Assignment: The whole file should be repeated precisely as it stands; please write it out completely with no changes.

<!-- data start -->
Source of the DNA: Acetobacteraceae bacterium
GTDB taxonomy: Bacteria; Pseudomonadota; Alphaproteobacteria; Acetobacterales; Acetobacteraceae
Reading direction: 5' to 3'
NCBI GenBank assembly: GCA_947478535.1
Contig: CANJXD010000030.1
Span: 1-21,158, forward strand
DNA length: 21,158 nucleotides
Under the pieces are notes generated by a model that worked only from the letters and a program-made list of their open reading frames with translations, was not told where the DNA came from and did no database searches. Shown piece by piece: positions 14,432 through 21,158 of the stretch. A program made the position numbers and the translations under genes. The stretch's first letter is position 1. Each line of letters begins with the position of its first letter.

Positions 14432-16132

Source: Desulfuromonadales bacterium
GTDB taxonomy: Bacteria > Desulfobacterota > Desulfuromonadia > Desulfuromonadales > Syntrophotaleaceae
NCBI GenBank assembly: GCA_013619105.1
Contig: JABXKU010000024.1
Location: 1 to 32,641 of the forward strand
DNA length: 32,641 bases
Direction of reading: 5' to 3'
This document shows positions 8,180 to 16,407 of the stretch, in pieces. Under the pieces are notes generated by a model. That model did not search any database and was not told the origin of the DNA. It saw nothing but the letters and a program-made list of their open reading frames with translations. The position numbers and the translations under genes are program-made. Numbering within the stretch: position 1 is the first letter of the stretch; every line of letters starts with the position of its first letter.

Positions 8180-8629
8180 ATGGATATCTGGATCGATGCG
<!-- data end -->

Source of the DNA: Acetobacteraceae bacterium
GTDB taxonomy: Bacteria; Pseudomonadota; Alphaproteobacteria; Acetobacterales; Acetobacteraceae
Reading direction: 5' to 3'
NCBI GenBank assembly: GCA_947478535.1
Contig: CANJXD010000030.1
Span: 1-21,158, forward strand
DNA length: 21,158 nucleotides
Under the pieces are notes generated by a model that worked only from the letters and a program-made list of their open reading frames with translations, was not told where the DNA came from and did no database searches. Shown piece by piece: positions 14,432 through 21,158 of the stretch. A program made the position numbers and the translations under genes. The stretch's first letter is position 1. Each line of letters begins with the position of its first letter.

Positions 14432-16132

Source: Desulfuromonadales bacterium
GTDB taxonomy: Bacteria > Desulfobacterota > Desulfuromonadia > Desulfuromonadales > Syntrophotaleaceae
NCBI GenBank assembly: GCA_013619105.1
Contig: JABXKU010000024.1
Location: 1 to 32,641 of the forward strand
DNA length: 32,641 bases
Direction of reading: 5' to 3'
This document shows positions 8,180 to 16,407 of the stretch, in pieces. Under the pieces are notes generated by a model. That model did not search any database and was not told the origin of the DNA. It saw nothing but the letters and a program-made list of their open reading frames with translations. The position numbers and the translations under genes are program-made. Numbering within the stretch: position 1 is the first letter of the stretch; every line of letters starts with the position of its first letter.

Positions 8180-8629
8180 ATGGATATCTGGATCGATGCG